Lawrence Garcia’s review published on Letterboxd:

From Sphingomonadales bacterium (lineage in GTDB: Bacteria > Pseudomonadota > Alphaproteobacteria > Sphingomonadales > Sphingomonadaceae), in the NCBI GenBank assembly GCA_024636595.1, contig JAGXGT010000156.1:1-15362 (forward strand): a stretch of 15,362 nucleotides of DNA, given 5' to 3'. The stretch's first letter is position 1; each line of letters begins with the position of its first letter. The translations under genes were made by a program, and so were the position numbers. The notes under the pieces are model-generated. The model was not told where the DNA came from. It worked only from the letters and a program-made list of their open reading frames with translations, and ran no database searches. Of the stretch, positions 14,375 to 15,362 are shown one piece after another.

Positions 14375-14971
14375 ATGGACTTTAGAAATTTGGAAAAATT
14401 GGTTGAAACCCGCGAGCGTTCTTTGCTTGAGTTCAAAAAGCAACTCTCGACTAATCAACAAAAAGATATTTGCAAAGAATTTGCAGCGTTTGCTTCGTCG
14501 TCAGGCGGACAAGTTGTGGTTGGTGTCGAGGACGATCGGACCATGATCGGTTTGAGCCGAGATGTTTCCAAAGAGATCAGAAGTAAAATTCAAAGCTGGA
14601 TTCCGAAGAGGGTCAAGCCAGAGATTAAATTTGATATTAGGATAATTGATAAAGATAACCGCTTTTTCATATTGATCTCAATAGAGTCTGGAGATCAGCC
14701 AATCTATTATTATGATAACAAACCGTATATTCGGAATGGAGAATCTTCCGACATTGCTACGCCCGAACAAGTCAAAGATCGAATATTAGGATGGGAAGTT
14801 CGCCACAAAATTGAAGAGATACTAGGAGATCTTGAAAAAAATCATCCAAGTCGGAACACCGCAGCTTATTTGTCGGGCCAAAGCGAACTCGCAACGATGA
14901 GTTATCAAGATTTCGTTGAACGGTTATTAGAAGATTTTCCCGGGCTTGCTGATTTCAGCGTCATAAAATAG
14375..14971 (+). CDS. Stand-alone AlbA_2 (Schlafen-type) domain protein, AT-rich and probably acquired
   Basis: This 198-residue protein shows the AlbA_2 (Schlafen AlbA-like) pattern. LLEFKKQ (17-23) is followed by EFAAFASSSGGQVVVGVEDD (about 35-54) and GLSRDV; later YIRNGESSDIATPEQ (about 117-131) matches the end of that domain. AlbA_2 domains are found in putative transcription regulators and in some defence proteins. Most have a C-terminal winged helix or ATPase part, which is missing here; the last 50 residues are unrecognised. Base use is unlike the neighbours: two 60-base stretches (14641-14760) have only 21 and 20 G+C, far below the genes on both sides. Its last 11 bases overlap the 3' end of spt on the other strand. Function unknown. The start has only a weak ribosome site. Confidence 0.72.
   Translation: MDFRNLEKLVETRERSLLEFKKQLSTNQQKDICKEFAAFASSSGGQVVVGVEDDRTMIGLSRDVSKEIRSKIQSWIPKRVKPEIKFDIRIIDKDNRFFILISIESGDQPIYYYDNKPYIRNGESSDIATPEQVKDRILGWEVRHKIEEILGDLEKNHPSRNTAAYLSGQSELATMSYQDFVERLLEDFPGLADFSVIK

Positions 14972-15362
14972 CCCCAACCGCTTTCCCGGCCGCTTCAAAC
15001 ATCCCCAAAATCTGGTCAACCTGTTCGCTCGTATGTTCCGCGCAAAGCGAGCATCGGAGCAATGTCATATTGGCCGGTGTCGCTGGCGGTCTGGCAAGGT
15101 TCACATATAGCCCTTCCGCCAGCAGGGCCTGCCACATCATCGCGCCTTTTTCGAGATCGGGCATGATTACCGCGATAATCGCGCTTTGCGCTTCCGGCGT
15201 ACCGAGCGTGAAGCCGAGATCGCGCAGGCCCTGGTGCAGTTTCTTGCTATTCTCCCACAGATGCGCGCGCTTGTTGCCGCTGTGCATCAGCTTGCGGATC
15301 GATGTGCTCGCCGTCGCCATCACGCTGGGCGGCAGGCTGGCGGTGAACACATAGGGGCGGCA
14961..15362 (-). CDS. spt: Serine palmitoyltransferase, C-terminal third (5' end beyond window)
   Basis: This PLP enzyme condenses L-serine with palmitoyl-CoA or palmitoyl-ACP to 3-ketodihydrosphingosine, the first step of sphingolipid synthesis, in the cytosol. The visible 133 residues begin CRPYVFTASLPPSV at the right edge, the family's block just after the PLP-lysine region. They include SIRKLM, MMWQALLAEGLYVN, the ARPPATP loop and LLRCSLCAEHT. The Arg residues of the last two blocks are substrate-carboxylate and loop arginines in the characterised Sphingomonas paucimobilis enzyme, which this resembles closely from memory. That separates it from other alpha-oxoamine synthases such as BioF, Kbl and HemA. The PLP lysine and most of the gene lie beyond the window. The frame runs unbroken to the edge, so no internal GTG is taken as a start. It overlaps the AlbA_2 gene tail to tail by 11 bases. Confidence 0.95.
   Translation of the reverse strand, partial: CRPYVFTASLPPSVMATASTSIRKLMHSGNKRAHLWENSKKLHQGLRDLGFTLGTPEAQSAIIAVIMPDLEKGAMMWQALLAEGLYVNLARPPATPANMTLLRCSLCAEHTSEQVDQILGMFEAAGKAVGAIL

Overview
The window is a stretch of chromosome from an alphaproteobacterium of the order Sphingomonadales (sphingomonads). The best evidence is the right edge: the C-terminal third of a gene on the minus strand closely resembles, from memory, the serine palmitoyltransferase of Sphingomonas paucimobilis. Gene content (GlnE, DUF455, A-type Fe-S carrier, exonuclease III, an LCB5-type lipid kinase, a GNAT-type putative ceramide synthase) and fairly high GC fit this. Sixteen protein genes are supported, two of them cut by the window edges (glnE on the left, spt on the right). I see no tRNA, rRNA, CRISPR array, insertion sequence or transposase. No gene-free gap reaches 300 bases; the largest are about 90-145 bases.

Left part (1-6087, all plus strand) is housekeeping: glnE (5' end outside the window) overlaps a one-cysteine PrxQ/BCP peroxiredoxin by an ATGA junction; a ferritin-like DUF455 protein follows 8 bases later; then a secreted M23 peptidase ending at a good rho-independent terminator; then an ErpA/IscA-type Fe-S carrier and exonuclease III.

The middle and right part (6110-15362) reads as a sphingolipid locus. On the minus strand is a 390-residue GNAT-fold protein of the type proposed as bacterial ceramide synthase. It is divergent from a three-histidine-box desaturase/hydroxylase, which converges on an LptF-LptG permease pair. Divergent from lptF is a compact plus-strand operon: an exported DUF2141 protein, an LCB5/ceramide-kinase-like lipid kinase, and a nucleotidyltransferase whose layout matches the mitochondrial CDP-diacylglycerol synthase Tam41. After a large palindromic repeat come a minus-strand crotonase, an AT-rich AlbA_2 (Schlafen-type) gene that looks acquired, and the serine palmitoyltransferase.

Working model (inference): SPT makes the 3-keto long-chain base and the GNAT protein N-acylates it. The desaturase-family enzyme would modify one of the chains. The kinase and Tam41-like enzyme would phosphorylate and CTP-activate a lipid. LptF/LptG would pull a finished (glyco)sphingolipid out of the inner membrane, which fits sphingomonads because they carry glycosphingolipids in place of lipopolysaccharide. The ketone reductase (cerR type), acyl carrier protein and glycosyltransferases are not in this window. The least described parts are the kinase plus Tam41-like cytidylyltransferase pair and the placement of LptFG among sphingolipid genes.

One of the greatest films ever, in no small part because it's barely there as a narrative film... which only accentuates its gargantuan cosmic achievment. The emphasis is not on plot or character, but on movement, duration and space, which is why the length is so essential - it's not bloated, it's rhythmic. By turns transportive and hypnotic in a way that few films are—the most recent example would probably be the first hour of Under the Skin—and completely unmatched in terms of pure awe. (And unlike Close Encounters of the Third Kind, it completely nails the closing lightshow, which also marks the point at which it completely enters the avant-garde.) Hard to pick a favorite moment or image, as its entirety is so indelible, with even less instantly iconic shots (like Dave jogging along the circular track, with all its numerous suggestions/implications—human endeavor and its pointless circularity; rebellion against the inevitable; the illusion of control; movement by cosmic forces; etc.) speaking volumes. But the bone-to-spaceship cut will always be the greatest, because it not only demonstrates the unique power of montage, but also crucially elides centuries of human endeavor. Another thing that struck me on this viewing is the emphasis on tedium, for lack of a better word. After all, this is a film in which, in what is likely its most "exciting" scene (HAL's death), has Dave unscrew and eject the various memory cards one by one; and there are a lot of them. For a brief moment, I even thought of Delphine Seyrig peeling potatoes in Jeanne Dielman. It's kind of fitting, really, because these two films alone already cover a huge swath of cinema.